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Seven steps to a better retirement system
Super and retirement
18 March 2024

First published in The Weekend Australian, 16 March 2024

The Government is rightly keeping an open and consultative mind about how it can work with industry and regulators to improve Australia’s retirement system to better assist our growing number of retirees. Here are seven suggestions for consideration.

1. Address financial illiteracy – As our nation’s collective superannuation balance continue to rise there remain parts of Australian society that are under-served by the retirement system, and for who retirement is not comfortable, or in some cases attainable. Financial illiteracy is a root cause. It’s a barrier to engagement with superannuation and contributes to conservative drawdown behaviour and lower standards of living in retirement. It also increases vulnerability to financial abuse, investment scams and, critically, lower retirement incomes for women, First Nations peoples and those with lower levels of income and assets.

There’s no quick or easy fix, but a collaborative effort from Government and the superannuation industry to implement more targeted education programs would help. This includes updating the current National Financial Literacy Strategy to ensure it is fit for purpose for those most in need, reviewing high-school curriculums, and supporting the progress of initiatives such as ASIC’s Indigenous Financial Services Framework and First Nations Foundation financial education programs.

2. Simplify the age-pension means test – Research shows that two in five Australians over 50 don’t know if they’ll be eligible for the age pension, while seven in ten don’t know what an account-based pension is. It’s clear that too many retirees struggle with the complexity of our pension system. A single means test incorporating both income and assets (used for age pension, aged care and other relevant regimes) would significantly simplify retiree decision-making.

Part of the confusion is because the retirement system, including the pension, interacts heavily with other services provided by Government, including healthcare, aged care, tax, and others. Navigating these can be cumbersome for retirees. Allowing for a superannuation fund or financial adviser to be a nominated Centrelink agent, in a similar manner that an accountant can be nominated as a tax-agent, will help ease the pension process. 

3. Support lifetime income products – Too many retirees are fearful they’ll run out of their savings before they die. It’s only when they overcome this fear that they’ll have the confidence to spend and fully enjoy their hard-earned savings. Lifetime income solutions provide this peace of mind. Encouragingly, more are starting to be developed and Government policy settings which encourage further innovation are essential.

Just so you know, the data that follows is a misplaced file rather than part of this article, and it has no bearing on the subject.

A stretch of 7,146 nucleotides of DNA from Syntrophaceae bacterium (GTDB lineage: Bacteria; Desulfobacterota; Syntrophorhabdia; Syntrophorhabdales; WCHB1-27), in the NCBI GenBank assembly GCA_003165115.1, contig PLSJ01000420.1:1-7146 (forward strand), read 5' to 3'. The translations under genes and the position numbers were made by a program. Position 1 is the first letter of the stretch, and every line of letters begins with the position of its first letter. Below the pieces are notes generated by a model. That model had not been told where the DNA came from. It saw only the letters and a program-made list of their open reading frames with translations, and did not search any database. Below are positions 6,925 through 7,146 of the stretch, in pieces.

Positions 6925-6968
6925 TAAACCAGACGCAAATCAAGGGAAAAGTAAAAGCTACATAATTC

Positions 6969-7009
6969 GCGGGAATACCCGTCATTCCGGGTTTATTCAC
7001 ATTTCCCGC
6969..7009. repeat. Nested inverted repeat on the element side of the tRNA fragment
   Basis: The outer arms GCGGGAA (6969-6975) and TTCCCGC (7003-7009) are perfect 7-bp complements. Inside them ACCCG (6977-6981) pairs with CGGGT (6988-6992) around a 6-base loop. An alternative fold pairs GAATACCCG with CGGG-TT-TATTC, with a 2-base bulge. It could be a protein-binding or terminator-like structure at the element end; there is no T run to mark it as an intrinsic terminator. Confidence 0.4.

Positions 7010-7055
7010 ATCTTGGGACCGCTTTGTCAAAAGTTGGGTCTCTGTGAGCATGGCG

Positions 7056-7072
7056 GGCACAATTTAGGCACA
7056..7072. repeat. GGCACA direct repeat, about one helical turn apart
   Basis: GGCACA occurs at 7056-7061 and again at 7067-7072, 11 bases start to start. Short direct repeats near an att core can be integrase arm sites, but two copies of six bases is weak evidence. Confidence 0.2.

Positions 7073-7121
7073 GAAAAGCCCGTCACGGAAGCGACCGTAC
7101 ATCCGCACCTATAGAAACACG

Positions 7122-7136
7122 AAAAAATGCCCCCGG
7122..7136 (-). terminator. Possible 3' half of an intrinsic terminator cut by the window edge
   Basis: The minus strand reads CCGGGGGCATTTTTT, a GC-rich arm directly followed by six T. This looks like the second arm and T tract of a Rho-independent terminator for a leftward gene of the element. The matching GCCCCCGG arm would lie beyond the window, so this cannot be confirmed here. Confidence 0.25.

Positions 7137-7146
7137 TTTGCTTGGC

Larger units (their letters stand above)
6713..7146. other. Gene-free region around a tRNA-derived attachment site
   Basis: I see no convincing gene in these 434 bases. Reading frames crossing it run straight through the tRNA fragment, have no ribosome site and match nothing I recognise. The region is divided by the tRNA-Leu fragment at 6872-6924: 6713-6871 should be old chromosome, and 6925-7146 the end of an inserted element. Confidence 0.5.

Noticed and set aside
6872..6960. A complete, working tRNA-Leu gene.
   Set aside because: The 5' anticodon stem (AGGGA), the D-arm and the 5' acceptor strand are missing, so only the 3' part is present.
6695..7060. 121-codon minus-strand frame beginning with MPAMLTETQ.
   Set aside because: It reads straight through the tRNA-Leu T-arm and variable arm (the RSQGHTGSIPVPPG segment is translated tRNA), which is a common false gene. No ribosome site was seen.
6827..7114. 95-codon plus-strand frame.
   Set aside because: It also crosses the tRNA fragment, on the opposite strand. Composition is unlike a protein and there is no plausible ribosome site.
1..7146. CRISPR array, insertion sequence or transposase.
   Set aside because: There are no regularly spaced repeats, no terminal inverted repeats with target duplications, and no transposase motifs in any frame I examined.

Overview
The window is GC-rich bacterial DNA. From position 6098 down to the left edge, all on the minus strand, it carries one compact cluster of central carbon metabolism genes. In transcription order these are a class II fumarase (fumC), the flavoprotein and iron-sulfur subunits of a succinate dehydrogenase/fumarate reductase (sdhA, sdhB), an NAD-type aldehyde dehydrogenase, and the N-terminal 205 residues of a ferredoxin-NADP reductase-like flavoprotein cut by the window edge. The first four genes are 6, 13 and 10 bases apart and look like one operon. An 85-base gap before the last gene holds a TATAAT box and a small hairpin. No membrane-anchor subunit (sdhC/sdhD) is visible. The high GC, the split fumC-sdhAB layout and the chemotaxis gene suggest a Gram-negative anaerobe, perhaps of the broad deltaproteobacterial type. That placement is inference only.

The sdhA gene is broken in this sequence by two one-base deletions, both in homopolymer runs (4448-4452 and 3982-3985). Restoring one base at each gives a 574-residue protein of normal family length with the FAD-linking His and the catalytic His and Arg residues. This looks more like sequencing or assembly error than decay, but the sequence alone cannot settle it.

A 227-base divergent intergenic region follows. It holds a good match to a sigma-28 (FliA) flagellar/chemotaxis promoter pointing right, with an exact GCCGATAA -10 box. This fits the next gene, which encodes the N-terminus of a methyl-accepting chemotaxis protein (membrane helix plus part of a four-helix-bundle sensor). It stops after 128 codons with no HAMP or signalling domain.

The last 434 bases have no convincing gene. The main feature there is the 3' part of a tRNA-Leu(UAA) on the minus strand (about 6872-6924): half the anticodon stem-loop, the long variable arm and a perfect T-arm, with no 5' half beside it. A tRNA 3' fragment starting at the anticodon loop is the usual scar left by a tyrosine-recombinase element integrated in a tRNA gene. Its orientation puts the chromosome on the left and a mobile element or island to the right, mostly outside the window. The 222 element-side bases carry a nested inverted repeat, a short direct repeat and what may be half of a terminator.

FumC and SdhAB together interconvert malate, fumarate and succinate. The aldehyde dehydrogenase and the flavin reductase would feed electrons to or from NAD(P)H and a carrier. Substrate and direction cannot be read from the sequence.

4. Provide retirees with choice – Default products are effective for the many young and disengaged Australians in the accumulation phase of superannuation, but retirement is a different story.  Retirees want, and should have, greater control about how they spend and invest their savings to match their specific needs. They require optionality and choice in retirement products to achieve optimal outcomes. Addressing financial literacy, suggestion number one, and access to financial advice, suggestion number seven, are key to empowering retirees to make those choices.

5. Simplify super contribution caps – There is significant complexity in the requirements of annual caps including concessional and non-concessional distinctions, catch-up rules and the various penalties for breaching different caps. And with the transfer balance cap limiting amounts invested in superannuation income streams and upcoming reforms levying additional tax on super balances above $3 million, the need for periodic caps is reduced.

There is opportunity to simplify periodic caps, which would provide greater support for those with interrupted work patterns, particularly women and self-employed workers. It would also allow for greater flexibility in retirement planning, while limiting access to unreasonable tax concessions.

6. Provide access to government data – With appropriate consumer safeguards, providing super trustees and advisers with access to government data, including from Centrelink and the ATO, could assist funds in better understanding the circumstances of their members and customers. This would inform product suitability, innovation, and help improve the support, education and advice they provide their members in planning for retirement. 

7. More accessible financial advice – Comprehensive advice provided by professional financial advisers continues to be the most effective way to make decisions about retirement. Yet, it’s only currently accessible to a wealthy minority. Making quality, personal financial advice more affordable and accessible to the wider population is one of the most impactful ways we’ll improve retirement outcomes. Rapid implementation of the Quality of Advice Review recommendations, including simplifying the advice process and expanding the role of superannuation funds in providing advice, will help. New forms of digital advice will also play a role. It’s up to industry to innovate with the backing of supporting government and regulatory policies.  

By Alexis George, Chief Executive Officer - AMP